Accounting for all covariates including BMI change over time, binge eating also predicted increased systolic blood pressure. However, this effect only was observed among boys and requires replication with a larger sample size. Furthermore, despite non-significant trends for HDL cholesterol and waist circumference, binge eating did not significantly predict prospective changes in the other components of MetS. These findings somewhat differ from one prior adult study that found full-syndrome BED to be predictive of hypertension and type 2 diabetes . Unlike adults, children are still physically developing, such that weight gain may exert a relatively stronger effect on metabolic characteristics and consequently, the unique contributions of binge eating and excessive weight gain on cholesterol and glucose may be more difficult to disentangle. An alternative, but not mutually exclusive, possibility is that full-syndrome BED may have a greater impact on metabolic characteristics compared to the infrequent, subthreshold binge eating behaviors that are often reported by children. It is also possible that sample size limitations in the present study account for these differences. Further investigation of metabolic changes in children and adolescents with more frequent binge eating behaviors is warranted.
Strengths of this investigation include the prospective design, the young age of participants at their initial visits, and the use of objective measures for the assessment of all MetS components. Limitations include the small number of children with MetS and with binge eating, and consequently, the possibility of failing to detect scientifically important differences between groups. These data require replication with larger samples either enriched for children with MetS or with a longer follow-up interval into young and middle adulthood. Tracking youth with and without binge eating into adulthood, when metabolic problems such as hypertension and dysglycemia become more prevalent, may be particularly informative. Although nearly 40% of the sample was comprised of African American children, only three participants were Hispanic, limiting the generalizability of the results. Although statistical models included race as a covariate, further exploration of binge eating and MetS in racial/ethnic minority samples such as Hispanic or Asian youth is an important next research step, especially due to established differences in MetS components among youths from varying racial/ethnic backgrounds [45, 46]. In addition, our findings may only be generalizable to children who are at similar increased risk for adult obesity, given that the majority of our sample was overweight or obese at their first assessment. However, elucidating factors that promote adverse health outcome in this population that experiences rapid and excess weight gain is urgently required. Furthermore, the reliance on questionnaire, rather than clinical interview, for assessment of binge eating lacks specificity in the identification of this behavior . Also of note, although a non-treatment-seeking sample was recruited, there was significant attrition over time, and families willing to participate in studies at the NIH may differ from those in the general population.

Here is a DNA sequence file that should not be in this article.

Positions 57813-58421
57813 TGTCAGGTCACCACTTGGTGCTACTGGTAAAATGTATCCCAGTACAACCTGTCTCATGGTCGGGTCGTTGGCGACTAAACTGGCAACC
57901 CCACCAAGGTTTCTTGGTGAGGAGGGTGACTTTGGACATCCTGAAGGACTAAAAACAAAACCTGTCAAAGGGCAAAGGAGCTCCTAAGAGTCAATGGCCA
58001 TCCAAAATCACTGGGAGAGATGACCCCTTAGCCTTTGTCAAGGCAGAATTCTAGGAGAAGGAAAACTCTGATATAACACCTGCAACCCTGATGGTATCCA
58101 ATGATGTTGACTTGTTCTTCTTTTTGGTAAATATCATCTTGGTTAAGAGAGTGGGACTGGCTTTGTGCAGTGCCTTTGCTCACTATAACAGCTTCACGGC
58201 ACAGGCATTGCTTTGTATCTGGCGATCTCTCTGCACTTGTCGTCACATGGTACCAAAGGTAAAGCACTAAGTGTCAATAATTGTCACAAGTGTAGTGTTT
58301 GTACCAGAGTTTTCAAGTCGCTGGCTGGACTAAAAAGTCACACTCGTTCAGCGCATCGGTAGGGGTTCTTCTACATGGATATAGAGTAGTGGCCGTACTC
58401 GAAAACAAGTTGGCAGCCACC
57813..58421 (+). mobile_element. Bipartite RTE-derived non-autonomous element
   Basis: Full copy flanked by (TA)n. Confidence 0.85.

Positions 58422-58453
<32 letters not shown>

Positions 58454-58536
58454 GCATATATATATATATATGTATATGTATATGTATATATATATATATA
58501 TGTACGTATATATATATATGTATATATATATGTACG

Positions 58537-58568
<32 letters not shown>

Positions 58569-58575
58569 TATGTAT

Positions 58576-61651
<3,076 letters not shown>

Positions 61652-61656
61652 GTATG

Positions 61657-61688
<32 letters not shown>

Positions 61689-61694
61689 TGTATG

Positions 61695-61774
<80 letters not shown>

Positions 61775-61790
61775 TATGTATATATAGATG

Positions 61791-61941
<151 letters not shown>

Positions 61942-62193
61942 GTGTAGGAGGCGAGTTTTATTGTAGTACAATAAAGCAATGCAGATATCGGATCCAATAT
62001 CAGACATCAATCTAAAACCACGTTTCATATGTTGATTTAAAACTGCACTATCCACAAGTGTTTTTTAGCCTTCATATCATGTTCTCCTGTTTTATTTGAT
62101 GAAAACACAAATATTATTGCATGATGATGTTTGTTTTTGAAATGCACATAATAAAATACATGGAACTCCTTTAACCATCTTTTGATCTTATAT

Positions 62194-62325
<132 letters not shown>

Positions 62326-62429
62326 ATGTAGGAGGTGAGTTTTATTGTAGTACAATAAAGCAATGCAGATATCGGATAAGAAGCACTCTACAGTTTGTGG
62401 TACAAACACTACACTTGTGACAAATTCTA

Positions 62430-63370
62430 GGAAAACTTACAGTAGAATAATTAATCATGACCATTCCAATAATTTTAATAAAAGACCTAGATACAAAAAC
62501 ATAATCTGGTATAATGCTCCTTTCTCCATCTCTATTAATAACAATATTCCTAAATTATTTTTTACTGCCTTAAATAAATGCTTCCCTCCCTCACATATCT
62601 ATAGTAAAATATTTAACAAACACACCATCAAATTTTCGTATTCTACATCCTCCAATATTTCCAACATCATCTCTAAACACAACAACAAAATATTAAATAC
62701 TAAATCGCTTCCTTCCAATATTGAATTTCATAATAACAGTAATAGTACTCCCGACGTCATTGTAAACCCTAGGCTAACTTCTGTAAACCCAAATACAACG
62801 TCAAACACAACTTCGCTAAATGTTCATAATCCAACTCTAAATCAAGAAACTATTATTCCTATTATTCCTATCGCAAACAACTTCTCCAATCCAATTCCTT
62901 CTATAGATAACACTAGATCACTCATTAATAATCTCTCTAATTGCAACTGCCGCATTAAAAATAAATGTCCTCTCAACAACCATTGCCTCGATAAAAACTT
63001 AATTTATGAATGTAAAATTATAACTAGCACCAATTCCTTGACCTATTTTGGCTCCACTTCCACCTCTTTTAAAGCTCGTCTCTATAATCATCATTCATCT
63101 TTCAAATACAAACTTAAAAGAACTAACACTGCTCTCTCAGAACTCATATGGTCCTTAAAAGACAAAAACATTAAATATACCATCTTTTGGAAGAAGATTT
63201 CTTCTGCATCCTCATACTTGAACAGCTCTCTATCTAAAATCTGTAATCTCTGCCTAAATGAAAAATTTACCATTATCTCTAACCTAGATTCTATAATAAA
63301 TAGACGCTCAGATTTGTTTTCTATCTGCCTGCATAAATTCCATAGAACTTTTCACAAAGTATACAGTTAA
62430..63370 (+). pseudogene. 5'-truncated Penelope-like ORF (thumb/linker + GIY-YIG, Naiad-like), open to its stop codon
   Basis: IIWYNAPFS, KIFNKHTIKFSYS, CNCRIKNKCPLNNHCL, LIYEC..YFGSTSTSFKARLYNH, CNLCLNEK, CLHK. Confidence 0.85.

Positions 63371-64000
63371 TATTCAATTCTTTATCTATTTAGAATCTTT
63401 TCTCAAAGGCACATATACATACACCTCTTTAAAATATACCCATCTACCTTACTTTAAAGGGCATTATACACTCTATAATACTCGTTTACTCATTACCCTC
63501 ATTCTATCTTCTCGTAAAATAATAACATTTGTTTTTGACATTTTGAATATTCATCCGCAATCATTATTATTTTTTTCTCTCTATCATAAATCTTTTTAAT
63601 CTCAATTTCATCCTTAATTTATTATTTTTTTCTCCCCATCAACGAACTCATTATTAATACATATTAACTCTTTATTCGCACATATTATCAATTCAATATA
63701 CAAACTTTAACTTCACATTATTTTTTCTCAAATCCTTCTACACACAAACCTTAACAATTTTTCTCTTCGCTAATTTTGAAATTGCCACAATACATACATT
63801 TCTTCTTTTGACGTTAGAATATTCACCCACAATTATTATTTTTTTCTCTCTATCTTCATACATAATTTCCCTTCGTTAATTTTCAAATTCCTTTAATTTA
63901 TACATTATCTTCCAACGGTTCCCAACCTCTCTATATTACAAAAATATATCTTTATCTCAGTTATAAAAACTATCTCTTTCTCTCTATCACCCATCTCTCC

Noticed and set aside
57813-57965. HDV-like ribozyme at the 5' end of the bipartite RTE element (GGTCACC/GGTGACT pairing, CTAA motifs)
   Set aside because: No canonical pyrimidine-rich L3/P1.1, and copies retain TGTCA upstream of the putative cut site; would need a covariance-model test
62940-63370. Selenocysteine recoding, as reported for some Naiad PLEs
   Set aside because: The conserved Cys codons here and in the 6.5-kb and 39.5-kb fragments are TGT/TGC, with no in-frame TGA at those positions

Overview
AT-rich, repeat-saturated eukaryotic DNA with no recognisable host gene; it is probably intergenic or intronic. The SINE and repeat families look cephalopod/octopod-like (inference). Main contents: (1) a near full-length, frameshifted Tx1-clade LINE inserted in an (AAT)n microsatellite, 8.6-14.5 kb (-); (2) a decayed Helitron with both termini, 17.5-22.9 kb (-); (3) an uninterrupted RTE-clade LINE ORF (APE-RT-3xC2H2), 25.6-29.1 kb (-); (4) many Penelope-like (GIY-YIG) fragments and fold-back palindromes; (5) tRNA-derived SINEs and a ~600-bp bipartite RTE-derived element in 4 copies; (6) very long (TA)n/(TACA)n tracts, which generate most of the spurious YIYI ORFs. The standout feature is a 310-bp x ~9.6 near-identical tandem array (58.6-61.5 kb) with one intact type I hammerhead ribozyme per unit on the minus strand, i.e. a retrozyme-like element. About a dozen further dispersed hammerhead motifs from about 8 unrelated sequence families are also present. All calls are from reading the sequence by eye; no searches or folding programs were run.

Children’s self-reported binge eating may place youth at heightened risk for MetS, primarily consistent with their excessive weight or fat gain, with independent impact on triglycerides and visceral adipose tissue. The indirect – rather than direct – impact of children’s binge eating on MetS does not diminish the importance of pediatric binge eating as a potentially modifiable, behavioral risk factor for obesity. Obesity is a risk factor for MetS and its associated health consequences . Therefore, interventions aimed at reducing binge eating to decrease excessive weight gain  may have positive consequences for metabolic health trajectories. This hypothesis warrants investigation given the critical need for novel behavioral interventions for obesity and MetS in youth.
Research support: National Research Service Award 1F32HD056762 from the NICHD (to LBS) and Intramural Research Program grant 1ZIAHD000641 from the NICHD with supplemental funding from NIMHD (to JAY).
JAY is a Commissioned Officer in the U.S. Public Health Service, DHHS.
The authors’ responsibilities were as follows: MTK, LBS, SZY, and JAY designed the study. MTK, LBS, EAS, RM, NS, DD, SZY, VSH, and JAY analyzed and interpreted the data and drafted of the manuscript. All authors contributed to the collection and assembly of data, provided critical revision of the article for content, and approved the final version of the manuscript. We thank the volunteers who participated for their help in completing these studies.
The funding organization played no role in design and conduct of the study; collection, management, analysis, and interpretation of the data; nor preparation or review of the manuscript.
ClinicalTrials.gov IDs: NCT00001522, NCT00001195
None of the authors had any conflict of interest.
Disclaimer: The opinions and assertions expressed herein are those of the authors and are not to be construed as reflecting the views of the PHS, USUHS or the U.S. Department of Defense.